From the County Council Office of Valerie Ervin

Message from Valerie: Kensington Town Hall

Kensington Town HallOn March 24, the Council hosted a Town Hall meeting in Kensington. This meeting was a terrific opportunity for the Council to hear directly from residents about their concerns for the upcoming budget and about significant issues facing the community.  

Kensington residents expressed concerns about two significant proposals from the County Executive--repurposing Noyes Library for Young Children and the assistance package for Westfield Mall to locate Costco in Wheaton.

Noyes Library
First, I am working with Mayor Peter Fosselman to see what can be done to preserve Noyes Library. My staff met with Mayor Fosselman, Parker Hamilton, Director, Montgomery County Public Libraries, and Council staff to discuss the County Executive's proposal to turn this library into one that utilizes the best of programs such as, Storyville in Baltimore County, the discovery rooms in some Montgomery County Public Libraries, and the Children's Museum in Washington, D.C. The goal is to make Noyes Library into a children's center that promotes interactive early learning through programs and activities designed specifically for children from birth to age eight. Under the County Executive's current proposal the Noyes Library would be closed for approximately two years; however, by working with Mayor Fosselman and the Kensington Town Council, I am hopeful that this closure can be avoided or minimized.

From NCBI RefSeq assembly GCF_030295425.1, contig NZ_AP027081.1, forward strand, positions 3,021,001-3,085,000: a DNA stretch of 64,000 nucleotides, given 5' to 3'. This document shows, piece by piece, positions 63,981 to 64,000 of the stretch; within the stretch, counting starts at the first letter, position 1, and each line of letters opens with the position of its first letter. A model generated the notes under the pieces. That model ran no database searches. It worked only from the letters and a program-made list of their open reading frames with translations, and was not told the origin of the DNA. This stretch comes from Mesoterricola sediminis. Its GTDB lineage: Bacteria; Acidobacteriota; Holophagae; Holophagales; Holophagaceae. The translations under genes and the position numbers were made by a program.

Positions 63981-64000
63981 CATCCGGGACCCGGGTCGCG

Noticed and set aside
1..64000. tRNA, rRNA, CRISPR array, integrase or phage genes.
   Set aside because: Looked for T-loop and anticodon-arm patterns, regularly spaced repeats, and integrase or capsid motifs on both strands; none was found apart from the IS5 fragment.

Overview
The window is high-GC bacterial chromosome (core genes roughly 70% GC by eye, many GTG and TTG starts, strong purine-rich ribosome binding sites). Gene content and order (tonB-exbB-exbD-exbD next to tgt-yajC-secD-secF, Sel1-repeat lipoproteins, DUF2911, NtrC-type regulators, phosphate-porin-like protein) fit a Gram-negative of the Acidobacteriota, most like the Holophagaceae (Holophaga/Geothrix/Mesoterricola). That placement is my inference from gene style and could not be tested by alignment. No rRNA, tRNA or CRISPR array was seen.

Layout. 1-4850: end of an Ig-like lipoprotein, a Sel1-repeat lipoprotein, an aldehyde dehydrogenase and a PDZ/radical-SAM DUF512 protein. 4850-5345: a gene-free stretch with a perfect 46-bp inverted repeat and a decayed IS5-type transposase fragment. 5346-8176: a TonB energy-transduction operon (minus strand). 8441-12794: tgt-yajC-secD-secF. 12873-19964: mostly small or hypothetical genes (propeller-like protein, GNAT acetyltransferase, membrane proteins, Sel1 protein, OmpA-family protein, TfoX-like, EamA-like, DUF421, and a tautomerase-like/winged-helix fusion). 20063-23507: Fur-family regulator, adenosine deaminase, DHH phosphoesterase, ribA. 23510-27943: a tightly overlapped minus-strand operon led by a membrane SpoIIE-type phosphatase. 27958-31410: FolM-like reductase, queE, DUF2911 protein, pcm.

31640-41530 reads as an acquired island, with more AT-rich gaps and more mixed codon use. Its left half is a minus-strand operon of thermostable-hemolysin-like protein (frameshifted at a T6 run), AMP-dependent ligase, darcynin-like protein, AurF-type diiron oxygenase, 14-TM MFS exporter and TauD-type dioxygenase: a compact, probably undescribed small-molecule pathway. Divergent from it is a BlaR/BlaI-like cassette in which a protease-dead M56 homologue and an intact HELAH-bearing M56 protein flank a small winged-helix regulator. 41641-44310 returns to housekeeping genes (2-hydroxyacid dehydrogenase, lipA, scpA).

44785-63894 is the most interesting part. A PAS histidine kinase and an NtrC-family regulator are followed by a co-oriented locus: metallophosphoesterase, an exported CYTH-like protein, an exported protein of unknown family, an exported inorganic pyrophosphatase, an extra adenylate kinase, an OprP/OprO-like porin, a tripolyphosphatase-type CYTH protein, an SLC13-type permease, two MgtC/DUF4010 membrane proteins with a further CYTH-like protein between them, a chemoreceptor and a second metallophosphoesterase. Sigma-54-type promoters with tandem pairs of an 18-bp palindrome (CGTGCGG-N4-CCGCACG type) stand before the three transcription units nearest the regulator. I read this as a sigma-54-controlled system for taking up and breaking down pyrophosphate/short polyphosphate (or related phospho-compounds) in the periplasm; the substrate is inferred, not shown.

Costco in Wheaton
Finally, I do not support the financial assistance package for Westfied Mall or Zoning Text Amendment 10-04, which would make automobile filling stations permitted uses if they are located in regional shopping centers. I believe we cannot take a piecemeal approach to revitalizing this area because it often leads to a mismatch between what the community wants and what is actually realized. This is why I am enthusiastic that the County and Metro is moving forward with a master developer agreement to revitalize the Wheaton Central Business District.  I am hopeful that this process will produce a plan focused on walkable, transit-oriented development that will revitalize the central business district and maintain the quality of life in the surrounding residential neighborhoods.

I appreciate the time that residents took to attend this meeting, and I look forward to continuing to work with each of you on these issues and the many other budget proposals that the Council will act upon during the coming months. Your views matter, and I encourage you to contact my office with issues or concerns.

FDA: A Good Neighbor and Valued Asset

From left to right: myself; Betsey Bretz, Marc Bloom, Andrew Dempster and Deanna Murphy of the FDA; and Councilmember Nancy Navarro
FDA Proclamation
On March 9, I recognized representatives from the Food and Drug Administration's (FDA) White Oak Campus for their efforts to minimize traffic within the campus community and for making the campus accessible for alternative modes of transportation. While the FDA is located in my district, it is close to the boundary line with District 4, which is represented by Councilmember Navarro.
I worked with many of the representatives pictured to convene a meeting with LabQuest, which is a collaborative resident-government advisory panel that focuses on issues in and around the FDA, and Johns Hopkins University, Montgomery County. The purpose of this meeting was to discuss ways in which we can work together to promote partnerships for research and development. The FDA is a tremendous resource for the County, and Johns Hopkins is a world-class education institution for health and science. Identifying ways that the FDA and Johns Hopkins can work together to enhance our knowledge-based economy will help drive the economic engine of the County into the future.